A law firm is the traditional and perhaps most common employer of Solicitors. However, there are many types of firms you can choose to work for.

In a law firm you will tend to specialise or at least focus on one area of law and represent a variety of clients on a host of different matters each with their own deadlines.  Aside from the day to day legal work undertaken, Solicitors must also learn to sell the firm’s services (as well as cross sell other work the firm may undertake) to bring in new clients and as such networking is considered a key skill.


Both Solicitors and Barristers may work in-house and often make the move having gained experience in private practice first. Specific roles and work vary enormously. You may be the sole In-house Solicitor or be part of a team.

In-house Solicitors and Barristers advise the business, as they would advise the external clients if they worked in private practice. They work to identify the best solutions to a range of situations.

Most roles in-house do not require professionals to record their time, or to focus as much on business development, as their clients are internal.

You may aim to be the Head of the Legal Team In-house, a role which is likely to have a strategic function within the company.  An In-house legal advisor has the opportunity to be an integral part of the wider commercial activities of a business and may be able to achieve greater financial efficiency when managing a panel of external legal advisors.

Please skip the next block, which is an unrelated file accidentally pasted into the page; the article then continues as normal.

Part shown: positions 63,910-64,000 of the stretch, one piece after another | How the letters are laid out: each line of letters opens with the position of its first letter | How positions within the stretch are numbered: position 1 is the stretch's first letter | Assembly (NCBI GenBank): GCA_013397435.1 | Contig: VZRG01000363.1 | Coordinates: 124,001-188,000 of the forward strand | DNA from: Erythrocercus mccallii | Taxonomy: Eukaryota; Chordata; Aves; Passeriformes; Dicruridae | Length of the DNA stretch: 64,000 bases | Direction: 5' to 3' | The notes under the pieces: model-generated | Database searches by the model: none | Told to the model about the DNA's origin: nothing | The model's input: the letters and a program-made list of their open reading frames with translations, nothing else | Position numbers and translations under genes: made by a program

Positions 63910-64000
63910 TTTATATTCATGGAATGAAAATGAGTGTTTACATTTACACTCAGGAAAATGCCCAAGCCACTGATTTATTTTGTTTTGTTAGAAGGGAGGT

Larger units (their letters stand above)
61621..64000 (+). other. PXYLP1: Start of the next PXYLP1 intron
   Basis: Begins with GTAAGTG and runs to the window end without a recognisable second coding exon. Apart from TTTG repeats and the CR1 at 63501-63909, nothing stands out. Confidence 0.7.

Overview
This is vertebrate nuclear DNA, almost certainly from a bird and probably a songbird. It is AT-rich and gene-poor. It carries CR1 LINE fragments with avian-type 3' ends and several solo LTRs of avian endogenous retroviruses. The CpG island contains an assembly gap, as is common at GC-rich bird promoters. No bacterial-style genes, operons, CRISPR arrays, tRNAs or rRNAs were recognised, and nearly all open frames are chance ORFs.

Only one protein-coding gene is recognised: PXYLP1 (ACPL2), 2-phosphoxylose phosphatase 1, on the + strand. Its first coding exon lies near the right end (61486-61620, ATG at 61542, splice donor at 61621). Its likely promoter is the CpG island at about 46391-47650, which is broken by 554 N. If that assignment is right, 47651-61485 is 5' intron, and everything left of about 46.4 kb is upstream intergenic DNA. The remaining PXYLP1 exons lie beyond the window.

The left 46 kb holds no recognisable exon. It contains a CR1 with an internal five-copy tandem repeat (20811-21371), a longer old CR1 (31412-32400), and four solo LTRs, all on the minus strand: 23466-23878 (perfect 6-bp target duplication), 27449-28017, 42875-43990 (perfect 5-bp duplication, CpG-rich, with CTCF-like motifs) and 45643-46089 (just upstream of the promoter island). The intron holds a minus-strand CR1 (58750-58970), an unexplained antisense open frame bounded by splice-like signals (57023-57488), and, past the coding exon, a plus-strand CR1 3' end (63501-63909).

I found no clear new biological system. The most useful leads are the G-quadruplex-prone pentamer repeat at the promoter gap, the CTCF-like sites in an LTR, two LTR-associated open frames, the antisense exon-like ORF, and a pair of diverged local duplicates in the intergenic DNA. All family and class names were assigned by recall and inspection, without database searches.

Counsel Chambers can be described as a grouping of specialist Counsel (Barristers), who are self employed.  Chambers have Barristers with many different specialism’s, for example Criminal, Civil, Regulatory Commercial/Planning.

Examples of some of the Chambers in Birmingham are as below:

St Philips – Commercial Regulatory

No 5 Chambers – Commercial – Planning


The Public Sector can also offer exciting opportunities for a career in law.  The following areas may be of interest:

1. Crown Prosecution Service – criminal advocacy in the Criminal Courts

2. Legal support for HM armed services

3. Other public bodies, Universities, Fire Service, Police

4. Court Service

5. Central Government/Treasury Solicitors

6. Local Government

All of the above offer the opportunity to work across other fields, i.e. the Crown Prosecution Service, undertake prosecution work in the Magistrates and Crown Courts, and have the opportunity to obtain higher court rights.


Most Local Authorities have an in-house legal service. Some small District Councils may only have one Solicitor with larger City Authorities having large departments providing the opportunity to specialise in many areas of legal work. There can also be the opportunity for legal traineeship.  Local Governments can provide high quality legal work with a good work life balance.

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